The Encyclopedia of Victimology and Crime Prevention states, "For several methodological reasons – nonrandom sampling procedures and self-selection factors, among others – it is not possible to assess the extent of same-sex domestic violence. Studies on abuse between gay male or lesbian partners usually rely on small convenience samples such as lesbian or gay male members of an association."
Gay males and lesbians
Some sources state that gay and lesbian couples experience domestic violence at the same frequency as heterosexual couples, while other sources state domestic violence among gay, lesbian, and bisexual individuals might be higher than among heterosexual individuals, that gay, lesbian, and bisexual individuals are less likely to report domestic violence that has occurred in their intimate relationships than heterosexual couples are, or that lesbian couples experience domestic violence less than heterosexual couples do. By contrast, some researchers commonly assume that lesbian couples experience domestic violence at the same rate as heterosexual couples, and have been more cautious when reporting domestic violence among gay male couples. According to a 2012 report from the National Coalition of Anti-Violence Programs (NCAVP) of Lesbian, Gay, Bisexual, Transgender, Queer, and HIV-Affected Intimate Partner Violence Gay men were more likely to require medical attention and suffer injuries as a result of IPV. Gay men were close to two times (1.7) more likely to require medical attention and 16 times more likely to suffer injury as compared to individuals who did not identify as gay men. A 2014 review of the literature found that rates of domestic violence among same-sex couples are similar to or greater than opposite-sexed couples.
In a 2010 Centers for Disease Control and Prevention (CDC) study, reporting on domestic violence in the U.S., 26% of gay men said that they experienced physical violence, stalking, or rape by their partners. 29% of heterosexual men reported similar violence in the same study.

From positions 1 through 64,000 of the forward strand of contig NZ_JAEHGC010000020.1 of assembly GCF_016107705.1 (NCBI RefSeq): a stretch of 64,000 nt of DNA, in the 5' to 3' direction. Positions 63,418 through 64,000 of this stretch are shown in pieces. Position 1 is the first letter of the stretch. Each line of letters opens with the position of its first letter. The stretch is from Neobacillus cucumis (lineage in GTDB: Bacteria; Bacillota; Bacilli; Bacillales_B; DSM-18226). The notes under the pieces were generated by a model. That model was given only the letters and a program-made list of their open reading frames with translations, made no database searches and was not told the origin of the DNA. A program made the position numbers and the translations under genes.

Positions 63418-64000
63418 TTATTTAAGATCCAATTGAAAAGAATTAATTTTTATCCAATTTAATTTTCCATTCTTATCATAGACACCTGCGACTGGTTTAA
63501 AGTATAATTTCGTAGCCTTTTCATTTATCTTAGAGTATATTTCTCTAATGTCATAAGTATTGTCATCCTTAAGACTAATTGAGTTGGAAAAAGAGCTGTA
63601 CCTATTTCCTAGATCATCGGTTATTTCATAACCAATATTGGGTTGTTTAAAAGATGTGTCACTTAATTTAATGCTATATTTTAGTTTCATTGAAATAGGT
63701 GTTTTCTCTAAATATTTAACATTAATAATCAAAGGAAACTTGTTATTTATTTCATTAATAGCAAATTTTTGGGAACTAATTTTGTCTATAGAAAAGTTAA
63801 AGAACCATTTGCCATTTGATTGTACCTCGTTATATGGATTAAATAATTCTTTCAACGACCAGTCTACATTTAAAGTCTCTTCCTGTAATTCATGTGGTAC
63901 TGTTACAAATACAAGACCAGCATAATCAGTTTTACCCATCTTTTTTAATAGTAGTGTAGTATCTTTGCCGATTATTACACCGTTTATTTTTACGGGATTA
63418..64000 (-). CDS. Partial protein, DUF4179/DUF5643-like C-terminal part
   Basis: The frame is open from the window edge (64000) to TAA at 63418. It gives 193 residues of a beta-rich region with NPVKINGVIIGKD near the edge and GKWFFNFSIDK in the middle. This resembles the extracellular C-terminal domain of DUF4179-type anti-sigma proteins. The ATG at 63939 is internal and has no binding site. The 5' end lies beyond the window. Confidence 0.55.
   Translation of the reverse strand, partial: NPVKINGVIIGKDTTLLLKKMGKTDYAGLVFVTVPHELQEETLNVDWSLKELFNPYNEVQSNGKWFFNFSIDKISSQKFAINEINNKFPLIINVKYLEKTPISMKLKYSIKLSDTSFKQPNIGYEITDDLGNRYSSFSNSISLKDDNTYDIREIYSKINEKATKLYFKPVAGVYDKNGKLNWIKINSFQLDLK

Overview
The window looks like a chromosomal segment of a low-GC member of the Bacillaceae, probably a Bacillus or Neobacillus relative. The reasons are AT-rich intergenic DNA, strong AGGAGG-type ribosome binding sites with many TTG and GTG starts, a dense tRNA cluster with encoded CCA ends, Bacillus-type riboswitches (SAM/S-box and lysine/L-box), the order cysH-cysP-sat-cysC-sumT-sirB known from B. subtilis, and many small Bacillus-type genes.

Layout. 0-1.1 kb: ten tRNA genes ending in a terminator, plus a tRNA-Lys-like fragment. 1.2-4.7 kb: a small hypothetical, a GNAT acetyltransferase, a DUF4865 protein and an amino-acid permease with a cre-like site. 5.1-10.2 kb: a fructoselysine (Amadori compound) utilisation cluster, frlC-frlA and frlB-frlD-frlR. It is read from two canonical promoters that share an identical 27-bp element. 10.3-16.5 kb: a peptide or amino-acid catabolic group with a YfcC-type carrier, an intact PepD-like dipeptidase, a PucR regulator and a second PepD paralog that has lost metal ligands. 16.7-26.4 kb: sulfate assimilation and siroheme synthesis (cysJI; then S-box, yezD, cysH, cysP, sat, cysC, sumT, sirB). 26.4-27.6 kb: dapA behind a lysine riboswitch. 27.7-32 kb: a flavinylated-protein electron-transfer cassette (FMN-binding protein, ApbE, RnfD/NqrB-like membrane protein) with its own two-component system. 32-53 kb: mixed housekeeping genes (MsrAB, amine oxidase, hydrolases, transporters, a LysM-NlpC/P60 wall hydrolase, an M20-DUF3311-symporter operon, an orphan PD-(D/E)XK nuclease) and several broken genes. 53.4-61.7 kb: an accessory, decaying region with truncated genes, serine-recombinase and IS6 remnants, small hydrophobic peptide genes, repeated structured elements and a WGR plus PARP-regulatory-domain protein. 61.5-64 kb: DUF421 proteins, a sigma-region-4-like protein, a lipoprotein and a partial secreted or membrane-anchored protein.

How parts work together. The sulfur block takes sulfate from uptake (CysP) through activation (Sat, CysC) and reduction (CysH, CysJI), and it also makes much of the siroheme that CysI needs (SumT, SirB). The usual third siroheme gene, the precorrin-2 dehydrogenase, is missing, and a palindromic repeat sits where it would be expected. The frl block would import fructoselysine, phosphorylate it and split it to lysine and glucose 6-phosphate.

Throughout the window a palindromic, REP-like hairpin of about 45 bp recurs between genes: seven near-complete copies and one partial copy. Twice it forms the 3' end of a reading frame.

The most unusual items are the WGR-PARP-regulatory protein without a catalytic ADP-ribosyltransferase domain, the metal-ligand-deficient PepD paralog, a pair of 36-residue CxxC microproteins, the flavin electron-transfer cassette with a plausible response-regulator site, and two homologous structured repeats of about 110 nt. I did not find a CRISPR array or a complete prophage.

The CDC also stated that 40% of lesbian women reported physical violence by their partners, and 44% reported experiencing physical violence, stalking, or rape by their partners. In contrast, 35% of heterosexual women reported physical violence, stalking, or rape by their partners in the same study.
Literature on intimate partner violence (IPV) among same-gender female couples; researchers found that internalized homophobia and discrimination were correlated with IPV. In addition, in research done on psychological aggression of lesbian relationships, researchers found that internalized homophobia and social constraints in talking with friends about sexual identity issues showed correlation with IPV. Literature on intimate partner violence (IPV) among same-gender male couples, SES, attachment orientation, HIV status, and public outness, and internalized homophobia showed relationship with intimate partner violence in gay men. Similarly, a study conducted on the predictors of IPA of gay men found a correlation between public outness, alcohol consumption, and internalized homophobia 
Although bisexual people may be in relationships with people of any gender, they are often victims of domestic violence. The CDC reported that 61% of bisexual women said they experienced physical violence, stalking, or rape by their partners. For men in the same study, 37% reported having experienced similar violence.
For both men and women, the percentage of bisexual people who have experienced domestic violence is higher than either gay men or lesbians. The high rate of domestic violence faced by bisexual people may be in part because of the specific challenges bisexual people face in receiving help, as bisexuality is often misunderstood, even by those who administer domestic violence help professionally.
Transgender people may be in relationships with people of any gender, but they experience high rates of domestic violence. Comparatively, little research has been conducted on domestic violence towards transgender individuals, especially within the context of romantic relationships. In a 2009 United States study, 56% to 66% of transgender individuals reported experiencing violence within their homes, though not necessarily by a romantic partner.